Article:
On this program the hosts are continuing their series unpacking the implications of the ascension of Christ. This week they are joined by Justin Holcomb, who is the canon for vocations for the diocese of Orlando of the Episcopal Church. He is the author of the recent work God Made All of Me: A Book to Help Children Protect Their Bodies. He is also the author of Rid of My Disgrace, Know the Creeds and other excellent books. We are also honored to have Adriel Sanchez with us, who is the pastor of North Park Presbyterian Church in San Diego.
What are the fruits of Christ’s victorious death and resurrection, and how are they distributed? The hosts will answer this question by exploring Ephesians 4 and Psalm 68. After introducing the gifts that Christ has given to his church, they challenge us to consider how a recovery of these things can provide lasting nourishment and health for the body of Christ. Join the hosts as they continue this series and unpack the implications of Christ’s ascension on the White Horse Inn.
“One thing that we can’t miss is the emphasis upon God’s victory and the work which God has done. The battle really does belong to the Lord, and the church or the people of God, we’re on the receiving end of God’s victory, dividing the spoils which God has won for us and received from his enemies.
“One of the interesting things about Psalm 68 is how it talks about the Lord receiving the spoils of war or the spoils of victory, and then Paul in Ephesians 4 says that those same spoils had been given to us. He’s given gifts to men. And one of the biblical-theological points in the text of Psalm 68 is when it describes the spoils of war that the people of God receive in verses 12 and 13. It’s as if the women at home divide the spoil though the men lie among the sheep folds. ‘The wings of a dove covered with silver; its pinions with shimmering gold.’ They divide this spoil of silver and gold in the form of a dove, which ties in here because in the New Testament, the Gospel of Luke, as Jesus is being baptized, the Spirit comes upon him there as a dove, and that’s the gift which the people of God divide in Psalm 68, and we see that even here in Ephesians 4.”
– Adriel Sanchez
Term to Learn
“The Gifts of the Holy Spirit”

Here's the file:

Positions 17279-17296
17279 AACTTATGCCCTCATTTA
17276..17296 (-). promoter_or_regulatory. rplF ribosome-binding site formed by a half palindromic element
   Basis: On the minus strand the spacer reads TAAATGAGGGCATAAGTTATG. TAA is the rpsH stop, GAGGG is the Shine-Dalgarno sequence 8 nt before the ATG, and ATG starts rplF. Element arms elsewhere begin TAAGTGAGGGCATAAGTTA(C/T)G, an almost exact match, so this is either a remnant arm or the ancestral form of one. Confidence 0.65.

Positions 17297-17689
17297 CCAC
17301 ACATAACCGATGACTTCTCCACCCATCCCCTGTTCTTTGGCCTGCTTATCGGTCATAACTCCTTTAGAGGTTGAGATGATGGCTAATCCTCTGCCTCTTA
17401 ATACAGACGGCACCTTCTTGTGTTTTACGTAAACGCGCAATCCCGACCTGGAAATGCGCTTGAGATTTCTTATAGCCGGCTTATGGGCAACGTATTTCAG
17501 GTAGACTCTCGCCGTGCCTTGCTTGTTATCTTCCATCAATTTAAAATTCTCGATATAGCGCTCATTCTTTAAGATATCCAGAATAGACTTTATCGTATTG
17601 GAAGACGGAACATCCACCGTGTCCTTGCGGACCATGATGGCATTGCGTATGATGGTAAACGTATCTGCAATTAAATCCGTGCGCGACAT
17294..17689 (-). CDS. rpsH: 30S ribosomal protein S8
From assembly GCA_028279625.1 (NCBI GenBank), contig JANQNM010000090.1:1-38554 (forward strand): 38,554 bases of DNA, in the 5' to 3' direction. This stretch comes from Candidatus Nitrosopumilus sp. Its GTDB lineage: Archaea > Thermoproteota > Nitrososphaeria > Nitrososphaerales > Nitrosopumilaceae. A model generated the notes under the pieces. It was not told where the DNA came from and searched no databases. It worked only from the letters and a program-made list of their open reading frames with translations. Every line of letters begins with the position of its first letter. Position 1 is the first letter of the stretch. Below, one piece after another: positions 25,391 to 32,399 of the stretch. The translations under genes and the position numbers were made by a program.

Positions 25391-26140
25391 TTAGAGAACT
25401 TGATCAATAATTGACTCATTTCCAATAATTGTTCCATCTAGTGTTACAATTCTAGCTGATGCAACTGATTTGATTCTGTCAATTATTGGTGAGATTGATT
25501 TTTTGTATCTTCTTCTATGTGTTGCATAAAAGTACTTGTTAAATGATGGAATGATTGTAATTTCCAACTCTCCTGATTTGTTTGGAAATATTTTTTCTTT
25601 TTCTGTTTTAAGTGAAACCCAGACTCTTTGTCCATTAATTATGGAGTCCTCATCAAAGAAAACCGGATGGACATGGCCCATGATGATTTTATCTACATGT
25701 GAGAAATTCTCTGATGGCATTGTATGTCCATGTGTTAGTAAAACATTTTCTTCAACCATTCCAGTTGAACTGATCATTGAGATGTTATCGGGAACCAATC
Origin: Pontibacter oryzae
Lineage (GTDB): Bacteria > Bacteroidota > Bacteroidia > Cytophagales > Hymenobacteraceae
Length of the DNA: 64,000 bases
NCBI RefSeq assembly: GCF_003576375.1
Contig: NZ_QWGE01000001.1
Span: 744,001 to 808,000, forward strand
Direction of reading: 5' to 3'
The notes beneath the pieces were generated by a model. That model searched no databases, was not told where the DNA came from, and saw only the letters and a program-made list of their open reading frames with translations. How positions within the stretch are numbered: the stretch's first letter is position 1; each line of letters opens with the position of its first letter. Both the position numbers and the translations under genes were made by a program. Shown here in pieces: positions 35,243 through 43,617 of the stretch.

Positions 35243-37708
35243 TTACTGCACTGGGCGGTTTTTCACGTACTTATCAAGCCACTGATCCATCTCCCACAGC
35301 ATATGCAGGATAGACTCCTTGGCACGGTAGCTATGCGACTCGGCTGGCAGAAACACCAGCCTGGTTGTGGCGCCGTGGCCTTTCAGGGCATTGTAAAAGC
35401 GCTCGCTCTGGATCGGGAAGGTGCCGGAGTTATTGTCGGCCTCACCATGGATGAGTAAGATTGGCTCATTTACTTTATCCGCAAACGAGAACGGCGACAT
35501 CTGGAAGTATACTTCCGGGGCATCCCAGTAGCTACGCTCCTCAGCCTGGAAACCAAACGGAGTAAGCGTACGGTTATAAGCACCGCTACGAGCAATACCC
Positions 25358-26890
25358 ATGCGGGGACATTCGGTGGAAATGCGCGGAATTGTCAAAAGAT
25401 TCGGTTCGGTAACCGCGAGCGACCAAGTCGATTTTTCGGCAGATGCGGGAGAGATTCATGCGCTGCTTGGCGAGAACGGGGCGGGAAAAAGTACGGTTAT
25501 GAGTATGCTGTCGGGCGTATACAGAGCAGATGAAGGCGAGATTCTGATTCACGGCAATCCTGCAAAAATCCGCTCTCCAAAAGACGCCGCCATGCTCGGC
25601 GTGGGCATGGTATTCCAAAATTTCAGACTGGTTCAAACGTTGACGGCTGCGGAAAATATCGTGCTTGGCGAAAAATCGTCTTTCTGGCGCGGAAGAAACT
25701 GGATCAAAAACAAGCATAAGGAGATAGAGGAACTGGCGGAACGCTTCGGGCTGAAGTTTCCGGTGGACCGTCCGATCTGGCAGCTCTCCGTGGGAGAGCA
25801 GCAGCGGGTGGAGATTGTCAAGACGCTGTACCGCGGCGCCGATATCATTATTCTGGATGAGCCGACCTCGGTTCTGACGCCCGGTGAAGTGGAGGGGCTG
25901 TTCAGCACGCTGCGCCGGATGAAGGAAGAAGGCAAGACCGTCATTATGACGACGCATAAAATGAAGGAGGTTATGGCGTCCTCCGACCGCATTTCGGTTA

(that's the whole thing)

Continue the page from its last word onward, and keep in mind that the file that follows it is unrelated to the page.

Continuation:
For as in one body we have many members, and the members do not all have the same function, so we, though many, are one body in Christ, and individually members one of another. Having gifts that differ according to the grace given to us, let us use them: if prophecy, in proportion to our faith; if service, in our serving; the one who teaches, in his teaching; the one who exhorts, in his exhortation; the one who contributes, in generosity; the one who leads, with zeal; the one who does acts of mercy, with cheerfulness (Rom. 12:4–8).
Now concerning spiritual gifts, brothers, I do not want you to be uninformed. You know that when you were pagans you were led astray to mute idols, however you were led. Therefore I want you to understand that no one speaking in the Spirit of God ever says “Jesus is accursed!” and no one can say “Jesus is Lord” except in the Holy Spirit. Now there are varieties of gifts, but the same Spirit; and there are varieties of service, but the same Lord; and there are varieties of activities, but it is the same God who empowers them all in everyone. To each is given the manifestation of the Spirit for the common good. For to one is given through the Spirit the utterance of wisdom, and to another the utterance of knowledge according to the same Spirit, to another faith by the same Spirit, to another gifts of healing by the one Spirit, to another the working of miracles, to another prophecy, to another the ability to distinguish between spirits, to another various kinds of tongues, to another the interpretation of tongues. All these are empowered by one and the same Spirit, who apportions to each one individually as he wills (1 Cor. 12:1–11).
Now you are the body of Christ and individually members of it. And God has appointed in the church first apostles, second prophets, third teachers, then miracles, then gifts of healing, helping, administrating, and various kinds of tongues. Are all apostles? Are all prophets? Are all teachers? Do all work miracles? Do all possess gifts of healing? Do all speak with tongues? Do all interpret? But earnestly desire the higher gifts (1 Cor. 12:27–31).
And he gave the apostles, the prophets, the evangelists, the shepherds and teachers, to equip the saints for the work of ministry, for building up the body of Christ (Eph. 4:11–12).
(Scripture from the English Standard Version)